We often think of research as something to improve the lives of people in the future. However, plenty of the research we fund is also making a difference today. On the Research Blog this month, we’ll be looking at examples of clinical research and why it matters for people with epilepsy.
People with epilepsy face many challenges throughout their journey. Getting the right diagnosis, finding a treatment that controls seizures, and dealing with potential side-effects all interrupt the lives of 600,000 people in the UK living with epilepsy.
Research is the key to addressing these problems. Much of the work we fund provides hope for tomorrow through lab-based science and unravels the complexities of the condition, which will lead to important things like new treatments and diagnostic techniques in the future.
But we also fund a great deal of clinical research, which is making a difference to people’s lives now. And it’s clear that research for tomorrow and for today hold equal importance for people affected by epilepsy. When we asked members of our Shape Network, overall, they said that funding should be equally split between clinical and lab-based research. Help for today and hope for tomorrow.
On the Research Blog this month, we’re focusing on clinical research in a hospital setting and highlighting the work of four researchers funded by Epilepsy Research UK, thanks to your donations.
Professor Sameer Zuberi and colleagues have developed a smartphone app called vCreateNeuro, which allows people to securely share videos of seizures with their doctors to enable a quicker and more accurate diagnosis. On the Research Blog next week, Amanda and John tell us the story of their son Archer, who was diagnosed with epilepsy when he was just eight weeks old. Thanks to Sameer’s research, Archer was able to start treatment quickly at a crucial stage in his development.
For some people, their epilepsy may have been caused by a fault in a gene, and it’s the job of clinical geneticists like Dr Kate Baker to identify the gene responsible. One question she is often asked by families is whether a successful genetic diagnosis will make a difference to their treatment. Kate finds it frustrating that often, the answer is not clear, however her team are starting to find an answer in relation to one particular gene. Find out more about Kate’s work on the Research Blog later in the month.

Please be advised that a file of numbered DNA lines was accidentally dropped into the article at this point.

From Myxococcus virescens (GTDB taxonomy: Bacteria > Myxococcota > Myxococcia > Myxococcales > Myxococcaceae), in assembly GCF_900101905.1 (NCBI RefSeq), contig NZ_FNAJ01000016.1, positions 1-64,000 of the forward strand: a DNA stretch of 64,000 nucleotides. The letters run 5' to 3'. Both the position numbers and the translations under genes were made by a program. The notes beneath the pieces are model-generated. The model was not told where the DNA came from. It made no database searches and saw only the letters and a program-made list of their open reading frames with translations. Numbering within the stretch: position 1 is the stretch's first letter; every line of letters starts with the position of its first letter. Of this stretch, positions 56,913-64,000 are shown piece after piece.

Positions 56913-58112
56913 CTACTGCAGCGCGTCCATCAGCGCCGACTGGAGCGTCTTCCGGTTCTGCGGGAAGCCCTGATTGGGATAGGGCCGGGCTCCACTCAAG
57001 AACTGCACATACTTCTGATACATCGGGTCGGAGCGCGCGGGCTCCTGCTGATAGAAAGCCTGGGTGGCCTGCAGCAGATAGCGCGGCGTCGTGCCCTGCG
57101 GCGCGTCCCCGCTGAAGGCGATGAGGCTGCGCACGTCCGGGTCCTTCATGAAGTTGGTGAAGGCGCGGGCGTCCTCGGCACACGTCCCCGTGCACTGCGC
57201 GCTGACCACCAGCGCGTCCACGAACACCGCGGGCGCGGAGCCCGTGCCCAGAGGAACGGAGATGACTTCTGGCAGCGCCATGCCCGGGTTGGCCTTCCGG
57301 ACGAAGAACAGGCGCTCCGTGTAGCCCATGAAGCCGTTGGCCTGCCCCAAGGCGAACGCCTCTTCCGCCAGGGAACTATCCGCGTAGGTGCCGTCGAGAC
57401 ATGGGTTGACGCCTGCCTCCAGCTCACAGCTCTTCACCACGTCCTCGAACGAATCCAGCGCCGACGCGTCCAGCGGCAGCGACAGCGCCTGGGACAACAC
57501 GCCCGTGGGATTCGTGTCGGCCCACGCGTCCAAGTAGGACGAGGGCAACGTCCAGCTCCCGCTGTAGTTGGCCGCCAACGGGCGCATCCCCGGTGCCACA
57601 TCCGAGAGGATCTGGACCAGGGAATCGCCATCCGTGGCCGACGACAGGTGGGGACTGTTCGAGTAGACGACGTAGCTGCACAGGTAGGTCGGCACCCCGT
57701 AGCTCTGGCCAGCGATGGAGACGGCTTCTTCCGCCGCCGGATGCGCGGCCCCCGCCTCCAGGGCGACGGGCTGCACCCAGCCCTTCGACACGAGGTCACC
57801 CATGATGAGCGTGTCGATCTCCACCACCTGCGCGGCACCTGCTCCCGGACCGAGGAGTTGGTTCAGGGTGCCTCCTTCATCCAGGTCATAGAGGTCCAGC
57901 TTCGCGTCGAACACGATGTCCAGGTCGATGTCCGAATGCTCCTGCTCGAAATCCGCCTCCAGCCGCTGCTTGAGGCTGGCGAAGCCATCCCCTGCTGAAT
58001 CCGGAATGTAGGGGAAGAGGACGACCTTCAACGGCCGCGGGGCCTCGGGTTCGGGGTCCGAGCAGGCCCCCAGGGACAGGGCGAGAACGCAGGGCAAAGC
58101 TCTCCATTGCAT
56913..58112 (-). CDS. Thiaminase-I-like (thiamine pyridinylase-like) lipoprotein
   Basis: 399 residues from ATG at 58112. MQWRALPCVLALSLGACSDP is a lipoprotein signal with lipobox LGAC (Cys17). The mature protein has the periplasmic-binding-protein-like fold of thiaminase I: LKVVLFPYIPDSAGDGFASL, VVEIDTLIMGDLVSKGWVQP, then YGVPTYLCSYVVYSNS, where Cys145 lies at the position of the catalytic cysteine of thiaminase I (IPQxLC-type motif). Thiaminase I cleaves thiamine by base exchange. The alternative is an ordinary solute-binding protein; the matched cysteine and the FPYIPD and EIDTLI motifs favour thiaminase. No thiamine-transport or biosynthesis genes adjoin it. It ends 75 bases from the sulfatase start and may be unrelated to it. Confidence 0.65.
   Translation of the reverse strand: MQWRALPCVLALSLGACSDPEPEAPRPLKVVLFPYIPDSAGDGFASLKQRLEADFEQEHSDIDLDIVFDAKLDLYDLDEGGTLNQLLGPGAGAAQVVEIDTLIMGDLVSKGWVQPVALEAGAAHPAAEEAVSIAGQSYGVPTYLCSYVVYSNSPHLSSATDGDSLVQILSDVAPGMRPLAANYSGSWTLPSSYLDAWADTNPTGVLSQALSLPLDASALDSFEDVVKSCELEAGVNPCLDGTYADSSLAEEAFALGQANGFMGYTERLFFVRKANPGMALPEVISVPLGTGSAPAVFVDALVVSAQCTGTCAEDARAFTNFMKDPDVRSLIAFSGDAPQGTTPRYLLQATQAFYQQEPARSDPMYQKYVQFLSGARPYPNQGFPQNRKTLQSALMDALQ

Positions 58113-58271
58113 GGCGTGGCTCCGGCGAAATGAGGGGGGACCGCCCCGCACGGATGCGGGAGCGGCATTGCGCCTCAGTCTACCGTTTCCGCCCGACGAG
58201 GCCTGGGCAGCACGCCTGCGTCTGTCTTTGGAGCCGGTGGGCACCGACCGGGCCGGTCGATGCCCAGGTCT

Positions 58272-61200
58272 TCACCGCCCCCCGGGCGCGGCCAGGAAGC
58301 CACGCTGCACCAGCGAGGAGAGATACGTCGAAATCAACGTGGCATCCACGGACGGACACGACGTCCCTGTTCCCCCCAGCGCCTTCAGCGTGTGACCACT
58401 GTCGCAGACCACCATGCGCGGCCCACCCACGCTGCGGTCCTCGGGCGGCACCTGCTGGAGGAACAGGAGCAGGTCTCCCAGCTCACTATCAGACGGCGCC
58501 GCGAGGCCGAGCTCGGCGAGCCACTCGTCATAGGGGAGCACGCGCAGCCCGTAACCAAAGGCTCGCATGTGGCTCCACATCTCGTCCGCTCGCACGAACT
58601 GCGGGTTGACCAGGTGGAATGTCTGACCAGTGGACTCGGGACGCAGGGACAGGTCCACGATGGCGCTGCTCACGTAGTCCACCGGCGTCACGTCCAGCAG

SUDEP (Sudden Unexpected Death in Epilepsy) is when a person with epilepsy dies suddenly without any obvious cause of death. Tragically, this accounts for around half of the 21 epilepsy-related deaths that occur every week. With funding from Epilepsy Research UK, Dr Rhys Thomas is working to provide evidence-based information to people about SUDEP, including factors which might increase a person’s risk. In his blog later this month, Rhys will explain how people affected by epilepsy are contributing to make this information as useful and sensitive as possible, and helping people to have conversations about SUDEP with their loved ones.
Although the practice of conducting hospital appointments over a phone or video call has been around for a while, the COVID-19 pandemic made these ‘tele-consultations’ mainstream. But can they completely replace face-to-face consultations in hospitals? Professor Markus Reuber received funding from Epilepsy Research UK to investigate how effective these remote appointments are, for both people with epilepsy and their doctors. Later this month, Markus will explain why this is still important even as healthcare services ‘return to normal’ after the pandemic.
These are just a few examples of how, thanks to your donations, we’re funding clinical research projects which have the potential to offer help for today, as well as research that offers hope for tomorrow. As Archer’s parents Amanda and John put it: “Research is vital to develop new medications and increase understanding of the condition. With more research, our son and many others could continue to live their lives as uninterrupted as possible by their epilepsy.”
Kate, Rhys, and Markus spoke at our recent ‘Shape Network Live’ conference – a meeting for Shape Network members to find out more about the different types of research into epilepsy, including lab research, clinical research and big data research. The conference was recorded and we are delighted to make the screening of the clinical research session available later this month. Sign up to our E:Bulletin to find out how you can watch it.
If you’re interested in attending a future Shape Network event, why not join the network.